What were the key moments you knew you needed to keep from your edit pre-viz and how did that process help shape the film’s structure and narrative flow?
For the first draft of the script, when we jumped into the montage scene, it was just about listing certain feelings that initially came to mind. There was an image of two hands playing Cat’s Cradle with red string which we really loved. Another image we felt was strong was seeing black mold spread in the bathroom on the tile. This feeling of how the abuse is spreading, causing death in its wake.
We didn’t know what would work and what wouldn’t work. We generally prep with shot lists and scripts, but knew we needed to test this before we filmed. Normally, we opt not to do pre-viz but this project required such specificity that we knew we had to lean into it and one of our director/DP friends offered to help. After seeing everything in context, we ended up revising some of the abstract images to focus more on the people in the story, rather than just abstract images.
The most terrifying aspect of all of this is how mundane it is. How normal it is for the people who are living in it, day in and day out.
Also, our initial edit was just to test whether or not it would work to jump formats – from strictly narrative to the feelings-based montage. The way we had written it was more abrupt – where the Aunty is actually closer to Bella and is sitting at the table and then, out of anger, she slams her fist on the table bringing us into the montage. But, we realized from the pre-vis that it would be difficult. The transition was too fast and it would be confusing. We knew we had to somehow slow it down, but didn’t quite know how to do it. So, after thinking about it some more, we ultimately settled on transitioning with the light. We wanted to get this sense of ‘going down a dark hole’ with our actress as she watches Alice in Wonderland on TV. We knew it’d feel surreal, but we didn’t want it to feel too fantastic – where it wouldn’t be grounded in some sort of reality. So, we collaborated with our DP Lluís about it. He offered some great ideas and really worked with us to create the right look, mood, and feel.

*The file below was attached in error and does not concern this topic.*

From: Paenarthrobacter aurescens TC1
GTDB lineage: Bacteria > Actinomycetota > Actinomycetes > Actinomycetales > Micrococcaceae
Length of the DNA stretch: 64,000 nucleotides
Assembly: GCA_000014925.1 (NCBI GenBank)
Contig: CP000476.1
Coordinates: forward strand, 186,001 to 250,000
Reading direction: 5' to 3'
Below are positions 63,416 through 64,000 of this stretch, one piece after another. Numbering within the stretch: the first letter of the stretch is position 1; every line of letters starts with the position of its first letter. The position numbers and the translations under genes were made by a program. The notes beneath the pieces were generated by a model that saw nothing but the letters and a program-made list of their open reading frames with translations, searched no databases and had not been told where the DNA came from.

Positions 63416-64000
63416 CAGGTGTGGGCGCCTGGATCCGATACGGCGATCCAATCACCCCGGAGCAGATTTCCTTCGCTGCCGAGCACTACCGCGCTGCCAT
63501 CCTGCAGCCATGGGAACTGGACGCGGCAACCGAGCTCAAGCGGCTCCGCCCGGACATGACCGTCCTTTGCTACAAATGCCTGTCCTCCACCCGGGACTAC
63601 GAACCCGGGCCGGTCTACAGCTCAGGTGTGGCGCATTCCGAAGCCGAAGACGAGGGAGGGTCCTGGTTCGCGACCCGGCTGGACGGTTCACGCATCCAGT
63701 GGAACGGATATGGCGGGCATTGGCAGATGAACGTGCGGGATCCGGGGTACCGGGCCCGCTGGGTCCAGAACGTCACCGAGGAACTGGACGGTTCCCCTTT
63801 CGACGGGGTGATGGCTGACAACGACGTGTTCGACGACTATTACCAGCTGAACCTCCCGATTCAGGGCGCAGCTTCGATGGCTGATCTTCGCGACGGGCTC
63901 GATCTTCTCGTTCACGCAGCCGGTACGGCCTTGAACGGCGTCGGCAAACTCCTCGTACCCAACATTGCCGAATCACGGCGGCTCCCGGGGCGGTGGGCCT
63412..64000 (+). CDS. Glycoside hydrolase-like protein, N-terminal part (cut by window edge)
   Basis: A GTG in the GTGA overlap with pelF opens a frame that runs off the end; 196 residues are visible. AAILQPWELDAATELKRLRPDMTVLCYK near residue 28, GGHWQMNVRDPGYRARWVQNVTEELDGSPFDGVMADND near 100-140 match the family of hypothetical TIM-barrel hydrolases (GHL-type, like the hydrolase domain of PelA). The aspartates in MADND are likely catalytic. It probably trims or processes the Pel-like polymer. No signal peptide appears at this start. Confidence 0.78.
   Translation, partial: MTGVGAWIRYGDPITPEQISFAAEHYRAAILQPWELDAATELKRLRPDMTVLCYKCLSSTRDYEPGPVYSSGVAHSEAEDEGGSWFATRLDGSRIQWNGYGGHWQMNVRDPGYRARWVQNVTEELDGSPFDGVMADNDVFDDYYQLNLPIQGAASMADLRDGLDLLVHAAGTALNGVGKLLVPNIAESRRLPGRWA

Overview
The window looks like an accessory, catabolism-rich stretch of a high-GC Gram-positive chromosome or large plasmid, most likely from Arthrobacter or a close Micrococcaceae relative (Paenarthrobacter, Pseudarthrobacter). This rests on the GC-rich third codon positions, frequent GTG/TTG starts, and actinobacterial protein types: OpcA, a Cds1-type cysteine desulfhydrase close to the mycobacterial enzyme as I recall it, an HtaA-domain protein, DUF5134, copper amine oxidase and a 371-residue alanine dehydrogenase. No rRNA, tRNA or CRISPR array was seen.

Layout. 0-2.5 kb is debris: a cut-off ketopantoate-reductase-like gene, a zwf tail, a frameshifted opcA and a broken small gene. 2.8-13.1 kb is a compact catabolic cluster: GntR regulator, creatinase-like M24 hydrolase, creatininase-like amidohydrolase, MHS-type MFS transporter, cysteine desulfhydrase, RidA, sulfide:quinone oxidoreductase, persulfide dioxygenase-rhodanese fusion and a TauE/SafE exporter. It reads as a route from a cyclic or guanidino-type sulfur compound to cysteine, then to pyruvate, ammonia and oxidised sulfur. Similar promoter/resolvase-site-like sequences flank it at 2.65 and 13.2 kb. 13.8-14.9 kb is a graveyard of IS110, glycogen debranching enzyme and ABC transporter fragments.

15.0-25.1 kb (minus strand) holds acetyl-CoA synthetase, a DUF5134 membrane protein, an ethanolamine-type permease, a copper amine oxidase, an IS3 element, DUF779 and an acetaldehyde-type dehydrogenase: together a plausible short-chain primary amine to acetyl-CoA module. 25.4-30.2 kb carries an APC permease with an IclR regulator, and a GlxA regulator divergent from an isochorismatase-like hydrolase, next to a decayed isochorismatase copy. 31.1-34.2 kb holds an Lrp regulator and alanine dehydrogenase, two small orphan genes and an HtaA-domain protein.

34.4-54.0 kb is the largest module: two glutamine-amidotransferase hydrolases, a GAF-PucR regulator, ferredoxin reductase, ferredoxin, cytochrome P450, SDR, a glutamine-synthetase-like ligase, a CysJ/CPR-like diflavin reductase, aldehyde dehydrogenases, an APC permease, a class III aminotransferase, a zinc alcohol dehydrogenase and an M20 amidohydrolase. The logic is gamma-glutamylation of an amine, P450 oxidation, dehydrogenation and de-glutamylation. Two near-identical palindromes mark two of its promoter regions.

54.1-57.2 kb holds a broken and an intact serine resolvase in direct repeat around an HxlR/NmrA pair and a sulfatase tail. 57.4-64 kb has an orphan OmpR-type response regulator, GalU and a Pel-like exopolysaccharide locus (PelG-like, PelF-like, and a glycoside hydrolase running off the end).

Going back to those early test screenings, what changes did the audience reactions prompt?
On the first screening, the test audience was super confused. There was no narrative flow to the montage. It was edited purely based on feeling. But, that didn’t work for the test audience. They just sat there, scratching their heads and said how confused they were. We realized that we needed a more structured montage edit, so we worked with our editor Lucas, recrafting the footage, putting Mia’s journey first, and then focused our attention on Bella’s story. We re-tested it with a second group and then the feedback was that it felt too straightforward. There was no thinking, no imagination. So, after that second testing, we combined some abstract imagery into the narrative structure and that worked very well with our third testing group. That’s the edit that we ultimately tweaked until we landed on what it is now.
What are you working on next?
We’ve been writing a lot – just trying to keep honing and developing our voice. So we’re at a point right now where we have multiple projects that we’re working on. We have about six short films, two spec spots, two TV shows, and our feature that’s in development, Goodbye, Hurricane. We do need to pick one to officially be the ‘next’ project hahaha, but it’s looking like we’re going to shift gears to get our short film pitch for our feature, Goodbye, Hurricane off the ground.
Head over to the SOS International website to donate, and learn more about their important work and how you can help to fight human trafficking in your community.